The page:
Ages and grades

Elementary? Middle? High? If you’re just starting out, we recommend starting with an expanded middle school (grades 4-8), where students are old enough to read and be independent, but not yet demanding expanded curriculum and vast resources. Over time, you can expand in either direction, adding younger elementary and high school cohorts. On the other hand, some founders start microschools to specifically accommodate the ages of their own children. This is just fine, of course, but it may likely require additional staffing. The expanded middle school range tends to be the least resource-intensive.


If possible, we recommend a minimum of 2 coaches, not just for redundancy/backup (illness, emergencies, vacations), but also for support and a much-needed collaborative sounding board. The relationship may be an equal partnership, master-apprentice, or even just a parent available part-time or on-call as needed. Ideally, the coaches will complement each other, with one coach having a math/science/engineering background while the other has a humanities/writing/liberal arts background. Comfort with technology is a must. Hiring options might include homeschooling parents (you will likely meet many excellent candidates as you are recruiting families), Teach for America alumni, and former teachers returning to the profession.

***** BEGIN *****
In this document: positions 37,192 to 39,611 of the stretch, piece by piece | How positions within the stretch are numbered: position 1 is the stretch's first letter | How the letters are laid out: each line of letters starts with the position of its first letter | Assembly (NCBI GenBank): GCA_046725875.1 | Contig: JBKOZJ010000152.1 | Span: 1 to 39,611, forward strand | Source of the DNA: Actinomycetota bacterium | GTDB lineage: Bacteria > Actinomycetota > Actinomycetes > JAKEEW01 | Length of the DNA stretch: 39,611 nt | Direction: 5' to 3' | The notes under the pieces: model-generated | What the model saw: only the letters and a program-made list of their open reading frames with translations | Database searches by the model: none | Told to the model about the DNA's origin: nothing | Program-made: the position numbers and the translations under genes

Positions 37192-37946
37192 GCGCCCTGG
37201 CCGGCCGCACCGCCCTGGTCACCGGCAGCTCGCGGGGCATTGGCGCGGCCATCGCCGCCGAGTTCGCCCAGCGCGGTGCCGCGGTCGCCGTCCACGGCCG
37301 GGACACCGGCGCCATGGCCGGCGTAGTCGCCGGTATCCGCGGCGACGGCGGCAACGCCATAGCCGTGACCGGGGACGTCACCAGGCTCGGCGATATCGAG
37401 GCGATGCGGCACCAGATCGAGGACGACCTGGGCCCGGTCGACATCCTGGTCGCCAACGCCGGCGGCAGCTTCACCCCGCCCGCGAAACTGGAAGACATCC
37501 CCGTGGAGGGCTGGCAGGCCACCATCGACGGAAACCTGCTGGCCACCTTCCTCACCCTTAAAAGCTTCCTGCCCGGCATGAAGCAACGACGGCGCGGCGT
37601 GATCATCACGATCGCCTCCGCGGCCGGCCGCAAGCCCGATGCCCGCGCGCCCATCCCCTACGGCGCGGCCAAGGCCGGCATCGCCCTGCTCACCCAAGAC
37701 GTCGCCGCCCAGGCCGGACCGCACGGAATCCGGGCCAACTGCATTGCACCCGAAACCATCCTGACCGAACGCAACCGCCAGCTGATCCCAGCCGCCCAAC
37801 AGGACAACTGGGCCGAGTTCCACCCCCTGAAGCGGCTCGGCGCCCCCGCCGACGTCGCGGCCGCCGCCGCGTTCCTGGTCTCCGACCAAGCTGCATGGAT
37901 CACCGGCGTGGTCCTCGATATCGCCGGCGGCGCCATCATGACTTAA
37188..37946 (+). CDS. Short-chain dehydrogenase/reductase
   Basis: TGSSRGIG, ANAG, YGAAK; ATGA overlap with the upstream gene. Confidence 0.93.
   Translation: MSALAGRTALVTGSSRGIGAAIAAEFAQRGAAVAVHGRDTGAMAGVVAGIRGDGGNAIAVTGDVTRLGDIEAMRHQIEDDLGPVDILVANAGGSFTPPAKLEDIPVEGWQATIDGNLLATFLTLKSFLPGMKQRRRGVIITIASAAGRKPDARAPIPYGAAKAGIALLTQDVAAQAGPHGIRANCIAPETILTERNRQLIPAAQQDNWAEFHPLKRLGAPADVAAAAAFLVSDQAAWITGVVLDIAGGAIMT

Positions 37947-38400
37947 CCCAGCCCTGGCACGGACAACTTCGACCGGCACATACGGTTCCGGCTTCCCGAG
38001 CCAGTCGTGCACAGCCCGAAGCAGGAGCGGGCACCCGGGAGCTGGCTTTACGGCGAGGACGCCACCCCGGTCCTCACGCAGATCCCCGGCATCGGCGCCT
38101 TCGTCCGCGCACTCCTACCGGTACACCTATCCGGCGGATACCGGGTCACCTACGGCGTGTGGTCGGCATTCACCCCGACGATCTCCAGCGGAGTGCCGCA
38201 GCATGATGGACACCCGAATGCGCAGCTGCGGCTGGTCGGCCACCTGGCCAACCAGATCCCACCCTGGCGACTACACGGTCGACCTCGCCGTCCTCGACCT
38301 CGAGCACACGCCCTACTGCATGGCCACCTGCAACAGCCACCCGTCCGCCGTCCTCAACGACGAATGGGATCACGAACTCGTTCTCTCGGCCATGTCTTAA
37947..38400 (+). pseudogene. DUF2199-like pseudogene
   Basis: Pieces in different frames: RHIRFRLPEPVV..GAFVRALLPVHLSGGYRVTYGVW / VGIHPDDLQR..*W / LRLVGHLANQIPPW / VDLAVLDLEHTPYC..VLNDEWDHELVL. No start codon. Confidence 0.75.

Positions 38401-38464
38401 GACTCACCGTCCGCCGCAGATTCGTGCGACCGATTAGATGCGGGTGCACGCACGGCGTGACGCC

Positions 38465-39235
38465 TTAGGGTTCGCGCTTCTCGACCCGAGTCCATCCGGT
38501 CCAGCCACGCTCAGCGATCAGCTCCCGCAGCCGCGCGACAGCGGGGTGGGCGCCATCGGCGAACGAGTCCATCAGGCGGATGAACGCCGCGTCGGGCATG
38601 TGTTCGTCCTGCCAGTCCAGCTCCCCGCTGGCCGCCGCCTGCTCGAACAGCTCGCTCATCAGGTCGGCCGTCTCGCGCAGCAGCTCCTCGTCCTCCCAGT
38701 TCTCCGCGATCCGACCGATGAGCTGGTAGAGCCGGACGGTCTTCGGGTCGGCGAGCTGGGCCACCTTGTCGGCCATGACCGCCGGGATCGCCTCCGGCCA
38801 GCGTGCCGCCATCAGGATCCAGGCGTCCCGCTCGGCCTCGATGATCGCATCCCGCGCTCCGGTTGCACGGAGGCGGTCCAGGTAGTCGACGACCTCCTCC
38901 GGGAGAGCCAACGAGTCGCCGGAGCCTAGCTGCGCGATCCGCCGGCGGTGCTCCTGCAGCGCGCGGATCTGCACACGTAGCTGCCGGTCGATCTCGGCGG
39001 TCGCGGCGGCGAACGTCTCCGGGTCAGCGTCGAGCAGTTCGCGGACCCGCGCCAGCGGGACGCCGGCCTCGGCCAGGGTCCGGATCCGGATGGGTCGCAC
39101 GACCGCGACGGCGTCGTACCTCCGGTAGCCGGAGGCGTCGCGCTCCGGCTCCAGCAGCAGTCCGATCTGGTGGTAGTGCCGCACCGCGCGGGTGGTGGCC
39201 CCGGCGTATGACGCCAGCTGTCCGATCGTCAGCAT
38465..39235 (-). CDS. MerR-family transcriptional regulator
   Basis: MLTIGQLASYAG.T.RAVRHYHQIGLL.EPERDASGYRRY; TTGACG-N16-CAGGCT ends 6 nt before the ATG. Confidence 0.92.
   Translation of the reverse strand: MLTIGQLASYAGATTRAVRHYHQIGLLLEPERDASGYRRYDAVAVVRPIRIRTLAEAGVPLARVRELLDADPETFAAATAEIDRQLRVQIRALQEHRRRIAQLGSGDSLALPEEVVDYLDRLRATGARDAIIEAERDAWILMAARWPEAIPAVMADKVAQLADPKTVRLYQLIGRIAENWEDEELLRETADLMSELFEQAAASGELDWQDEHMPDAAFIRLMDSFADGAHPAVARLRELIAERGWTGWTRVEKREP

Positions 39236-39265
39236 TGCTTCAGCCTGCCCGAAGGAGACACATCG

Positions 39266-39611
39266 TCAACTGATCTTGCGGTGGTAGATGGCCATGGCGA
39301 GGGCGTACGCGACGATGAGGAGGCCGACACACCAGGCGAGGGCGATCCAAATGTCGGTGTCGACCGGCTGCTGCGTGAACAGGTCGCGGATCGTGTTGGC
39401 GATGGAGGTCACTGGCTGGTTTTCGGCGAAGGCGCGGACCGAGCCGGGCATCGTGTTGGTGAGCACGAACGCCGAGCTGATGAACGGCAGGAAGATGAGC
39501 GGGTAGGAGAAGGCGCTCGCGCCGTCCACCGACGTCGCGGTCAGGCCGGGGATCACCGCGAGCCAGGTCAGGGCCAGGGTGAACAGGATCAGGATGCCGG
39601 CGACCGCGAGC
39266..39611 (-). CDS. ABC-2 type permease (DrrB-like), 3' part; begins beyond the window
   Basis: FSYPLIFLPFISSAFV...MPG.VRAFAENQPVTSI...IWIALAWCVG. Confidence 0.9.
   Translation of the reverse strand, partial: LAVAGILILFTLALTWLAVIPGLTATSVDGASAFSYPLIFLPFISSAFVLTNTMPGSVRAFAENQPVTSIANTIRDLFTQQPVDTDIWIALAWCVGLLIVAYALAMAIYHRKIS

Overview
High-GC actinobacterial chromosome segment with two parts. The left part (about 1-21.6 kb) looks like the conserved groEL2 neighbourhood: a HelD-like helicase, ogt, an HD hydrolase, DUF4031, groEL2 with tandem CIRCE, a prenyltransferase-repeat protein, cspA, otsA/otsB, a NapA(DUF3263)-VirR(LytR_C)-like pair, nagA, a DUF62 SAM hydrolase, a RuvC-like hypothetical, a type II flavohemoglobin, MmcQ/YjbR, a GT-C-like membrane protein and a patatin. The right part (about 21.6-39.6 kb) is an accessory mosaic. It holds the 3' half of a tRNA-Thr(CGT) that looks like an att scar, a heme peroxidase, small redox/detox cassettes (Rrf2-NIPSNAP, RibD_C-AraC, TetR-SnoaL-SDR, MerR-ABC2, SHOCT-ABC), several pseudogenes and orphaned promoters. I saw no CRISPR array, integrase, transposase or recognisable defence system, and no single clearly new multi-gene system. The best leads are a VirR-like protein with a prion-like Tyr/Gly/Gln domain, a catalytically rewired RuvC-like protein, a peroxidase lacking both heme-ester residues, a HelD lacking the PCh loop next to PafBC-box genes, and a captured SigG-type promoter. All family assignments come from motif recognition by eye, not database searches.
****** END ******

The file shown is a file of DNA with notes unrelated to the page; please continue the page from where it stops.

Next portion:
Starting off with just a handful of students, teaching in your home is perfectly viable. But as you grow, we generally recommend seeking out a local church with significant Sunday School classroom space that’s empty on school days. The larger the classroom(s), the better. And make sure you have good wifi. Your teaching space will also need a playground/PE space where the kids can burn off energy. A large yard or nearby park can easily suffice. Lastly, you’ll want a kitchen area where kids can prepare the lunches they bring, including a microwave and refrigerator.


Generally speaking, we recommend a low, fixed-price tuition. Realize that your learning coach salary will also be quite low the first couple of years, until student numbers grow. Amount? We recommend keeping tuition below $5k per year. As your school grows, you’ll be able to financially take on more students who can’t afford full tuition. Awarding these scholarships vastly increases the potential student base.

Other pricing models are also viable, depending on the needs and preferences of your students’ families. One great model is the cooperative, in which costs are shared by all parents. Using this model, cost per student decreases as the student base increases. Parents have a financial incentive to actively recruit more students!

You can get fairly creative in how you raise funds. A few other ideas include a discount for founding parents, a discount for multiple kids from a family, scholarships from donors, and payment schedules.

School name

This is integral to your brand and group identify. Your name might reference your neighborhood or a church, if you’re affiliated with one. You might want to highlight that you’re part of the Microschool Revolution network for marketing and name recognition. For example, you might be “The Wild Oaks Microschool” with sub-naming “Part of the Microschool Revolution Network.” Be sure to check and see if a good web domain name is available (you’ll typically want a .com if you’re for-profit, and a .org if you’re non-profit). If so, be sure to claim it as soon as possible.